PS: Well Sarabi studio is a furniture studio, our main focus on industrial and minimal furniture pieces that are handcrafted locally, but we’re also a design-build studio. We do a variety of different design projects like planters, architectural metalwork and railings. Basically any project where we can be creative and incorporate design, but we’re certainly not a job shop or a welding shop.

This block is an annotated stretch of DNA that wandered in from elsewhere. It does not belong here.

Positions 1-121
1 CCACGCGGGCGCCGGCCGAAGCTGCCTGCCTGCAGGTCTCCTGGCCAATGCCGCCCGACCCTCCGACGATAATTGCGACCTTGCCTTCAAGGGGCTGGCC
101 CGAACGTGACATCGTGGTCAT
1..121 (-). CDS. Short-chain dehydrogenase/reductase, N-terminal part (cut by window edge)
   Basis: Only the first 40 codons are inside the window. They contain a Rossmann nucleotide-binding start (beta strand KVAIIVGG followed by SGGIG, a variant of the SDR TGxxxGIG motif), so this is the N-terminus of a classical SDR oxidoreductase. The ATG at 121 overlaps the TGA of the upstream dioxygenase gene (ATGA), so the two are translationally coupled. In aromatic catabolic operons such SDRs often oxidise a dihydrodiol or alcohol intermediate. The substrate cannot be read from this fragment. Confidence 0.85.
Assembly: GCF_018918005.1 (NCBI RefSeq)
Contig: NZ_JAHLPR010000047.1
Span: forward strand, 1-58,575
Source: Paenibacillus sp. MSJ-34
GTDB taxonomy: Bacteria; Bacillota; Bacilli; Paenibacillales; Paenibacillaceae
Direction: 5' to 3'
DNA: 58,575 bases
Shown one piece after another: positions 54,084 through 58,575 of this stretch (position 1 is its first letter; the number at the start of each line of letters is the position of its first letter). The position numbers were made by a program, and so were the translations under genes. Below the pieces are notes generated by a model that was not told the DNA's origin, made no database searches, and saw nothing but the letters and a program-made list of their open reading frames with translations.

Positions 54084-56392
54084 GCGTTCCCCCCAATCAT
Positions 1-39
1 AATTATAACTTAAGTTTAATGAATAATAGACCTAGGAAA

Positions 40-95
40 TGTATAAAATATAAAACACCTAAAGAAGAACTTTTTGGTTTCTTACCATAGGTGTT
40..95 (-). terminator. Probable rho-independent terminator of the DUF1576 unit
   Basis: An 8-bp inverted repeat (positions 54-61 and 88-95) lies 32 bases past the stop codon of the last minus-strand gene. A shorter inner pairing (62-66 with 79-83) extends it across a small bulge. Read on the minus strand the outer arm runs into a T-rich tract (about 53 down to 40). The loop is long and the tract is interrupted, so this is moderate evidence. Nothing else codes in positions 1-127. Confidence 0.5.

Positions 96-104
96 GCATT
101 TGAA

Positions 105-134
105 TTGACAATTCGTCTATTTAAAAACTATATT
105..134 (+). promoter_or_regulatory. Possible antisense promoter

2M: Do you do more furniture design or do you do more of the design-build stuff, or does it change up?
PS: I’d say the majority of our work is custom work and spec design, but we love to kind of reach out and do projects where we will have a big presence in furnishing the home but also involved in other spaces throughout the home. Our clients comes back and have us do more than just the furniture when they hear we are more diversified.
2M: Sounds like you do a good job then.
PS: So far so good.
2M: What is your personal background like? How long have you been in the design business?